Sunday, November 3, 2013


Post Staff Writer

"Tarzan" returned to Salisbury yesterday to plug his latest movie "Tarzan's Three Challenges," now showing at the Capitol Theatre.

A screaming mob of kids greeted him with more racket than a pack of chattering monkeys.

He was cornered by one anxious mother who asked him to explain to her son the dangers of imitating Tarzan by swinging on vines. He had already come close to hanging himself once, she explained.

Tarzan gladly proffered the admonition. He warned all the kids of the dangers. "After all, we take days planning each stunt. They're dangerous, and I'm scared every time we attempt one. You can take all precautions, but something still might go wrong."

For a few brief minutes he gained seclusion in the office of Manager Paul Phillips where he signed autographs and was interviewed by the press and radio.

Wearing long tresses, navy slacks, a light blue shirt, a western style tie, the "new" Tarzan, Jock Mahoney, looked more prepared to play the Range Rider or Yancey Derringer than he did the ape man.

It was in those two TV western series that most people got to know one of Hollywood's all-time great stunt men. He made 113 episodes of the two series, has appeared in 35 movies as an actor and has appeared in more than 150 movies as a stunt man.

Mahoney is the 13th in a line of screen Tarzans. He doesn't mind being typed as the jungle man and enjoys the role. "Tarzan's Three Challenges" is the second Tarzan movie Mahoney has made. His first, "Tarzan Goes To India," released last year, grossed more than any previous Tarzan feature.

Mahoney plays a more mature character in the role than the previous actors. Actually, he is now portrayed closer to character than the older movies show. "Edgar Rice Burroughs created Tarzan as an educated man who preferred the African jungles to the asphalt ones," said Mahoney.

Today, Tarzan is articulate and modern. No longer does he talk in grunts and guttered sounds. The plot of the films are now made to appeal to adults as well as kids.

Mahoney also scoffed at the slur made recently on Tarzan's morals in relationship to Jane. He quoted the page and book where the ape man is married. "It's found on page 376 of "The Return of Tarzan," the second book of the series written by Burroughs.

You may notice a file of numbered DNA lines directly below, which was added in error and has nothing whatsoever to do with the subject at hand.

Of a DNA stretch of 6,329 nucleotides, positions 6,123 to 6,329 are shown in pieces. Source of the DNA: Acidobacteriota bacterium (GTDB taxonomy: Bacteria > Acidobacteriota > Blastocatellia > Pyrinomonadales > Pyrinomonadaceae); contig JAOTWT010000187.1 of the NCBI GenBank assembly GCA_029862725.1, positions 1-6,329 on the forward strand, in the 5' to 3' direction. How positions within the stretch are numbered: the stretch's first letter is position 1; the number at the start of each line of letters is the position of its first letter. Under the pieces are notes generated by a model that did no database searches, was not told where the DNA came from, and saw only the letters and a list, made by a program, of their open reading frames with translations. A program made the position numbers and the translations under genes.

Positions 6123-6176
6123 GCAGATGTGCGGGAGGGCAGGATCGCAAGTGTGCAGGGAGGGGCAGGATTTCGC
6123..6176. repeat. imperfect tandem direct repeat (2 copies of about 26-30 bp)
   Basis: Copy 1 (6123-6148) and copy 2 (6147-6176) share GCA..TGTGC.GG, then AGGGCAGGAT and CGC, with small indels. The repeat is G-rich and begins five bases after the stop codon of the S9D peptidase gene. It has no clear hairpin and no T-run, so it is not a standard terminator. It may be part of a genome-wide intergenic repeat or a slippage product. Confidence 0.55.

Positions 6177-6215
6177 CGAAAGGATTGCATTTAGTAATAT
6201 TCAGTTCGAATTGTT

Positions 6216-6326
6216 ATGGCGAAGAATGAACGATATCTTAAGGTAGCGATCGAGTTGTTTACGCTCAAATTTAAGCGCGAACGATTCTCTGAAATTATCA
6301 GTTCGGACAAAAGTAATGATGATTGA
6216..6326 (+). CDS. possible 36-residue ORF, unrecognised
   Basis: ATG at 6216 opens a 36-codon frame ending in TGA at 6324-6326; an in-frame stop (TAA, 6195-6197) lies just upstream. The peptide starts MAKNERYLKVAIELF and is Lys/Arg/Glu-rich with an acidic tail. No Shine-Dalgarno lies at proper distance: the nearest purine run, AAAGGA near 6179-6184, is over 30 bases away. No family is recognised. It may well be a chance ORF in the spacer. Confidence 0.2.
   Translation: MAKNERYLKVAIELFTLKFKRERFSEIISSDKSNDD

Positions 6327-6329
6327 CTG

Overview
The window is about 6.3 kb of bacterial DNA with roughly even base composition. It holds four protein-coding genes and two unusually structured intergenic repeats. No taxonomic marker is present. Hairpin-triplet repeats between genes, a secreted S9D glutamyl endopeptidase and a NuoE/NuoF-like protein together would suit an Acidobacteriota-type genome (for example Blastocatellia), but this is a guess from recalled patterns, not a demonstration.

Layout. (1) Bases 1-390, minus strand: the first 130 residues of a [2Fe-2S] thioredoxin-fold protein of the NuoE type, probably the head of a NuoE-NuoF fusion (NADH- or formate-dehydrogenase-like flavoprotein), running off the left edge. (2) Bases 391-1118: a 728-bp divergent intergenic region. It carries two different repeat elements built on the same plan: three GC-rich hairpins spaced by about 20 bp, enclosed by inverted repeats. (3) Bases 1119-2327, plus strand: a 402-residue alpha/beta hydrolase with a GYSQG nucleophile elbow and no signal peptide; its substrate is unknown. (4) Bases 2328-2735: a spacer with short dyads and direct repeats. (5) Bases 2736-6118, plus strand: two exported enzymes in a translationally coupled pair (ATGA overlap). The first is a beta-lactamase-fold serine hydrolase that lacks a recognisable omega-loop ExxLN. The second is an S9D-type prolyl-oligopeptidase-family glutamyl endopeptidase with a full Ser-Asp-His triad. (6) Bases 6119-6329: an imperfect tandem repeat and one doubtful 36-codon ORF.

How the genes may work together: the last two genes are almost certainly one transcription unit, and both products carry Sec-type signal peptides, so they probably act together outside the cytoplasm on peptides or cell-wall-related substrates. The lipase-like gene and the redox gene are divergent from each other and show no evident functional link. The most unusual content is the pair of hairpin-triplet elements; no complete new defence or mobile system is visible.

In the current movie, Jane and Boy are left in the African jungles while Tarzan flies out of the continent to Thailand. "The reason we left them out of the last two pictures is because there was no place for them," Jock stated.

"Tarzan's Three Challenges" were actually four. "The biggest challenge was my finishing the movie alive. In ten days I lost 40 pounds. For the last eight days I was sick with pneumonia and had to be wrapped in ice between scenes. I passed out a number of times. My biggest fear was 'roasting' my brain since I was running a fever of 102 degrees."

The movie was two months in the making in Thailand shortly before the monsoon season. Mahoney does his own stunts in the feature. But good sense sometimes dictates caution. For instance, Tarzan and his opponent dive 200 feet from a bridge with a rope tied to their legs. "I did the first and last 20 feet of the dive," said Mahoney, "in-between is a dummy."

Another time caution is used is when he wrestles with a leopard. "Only the lighter cats, not a lion or tiger, and the leopard was sedated to a degree," he added.

Jock Mahoney doesn't go in for lifting weights to build up his muscles. He prefers gymnastics and swimming. He is married and has two girls (one is actress Sally Field) and a boy. Oddly enough, he and his family reside in Tarzana, California, named for his screen character.

Before surrendering to the mob of kids filling the Capitol auditorium, Mahoney granted one last request to WSAT's Dick Jones - - he did a Tarzan yell Jones could use on his radio show.

(SALISBURY POST - July 30, 1963)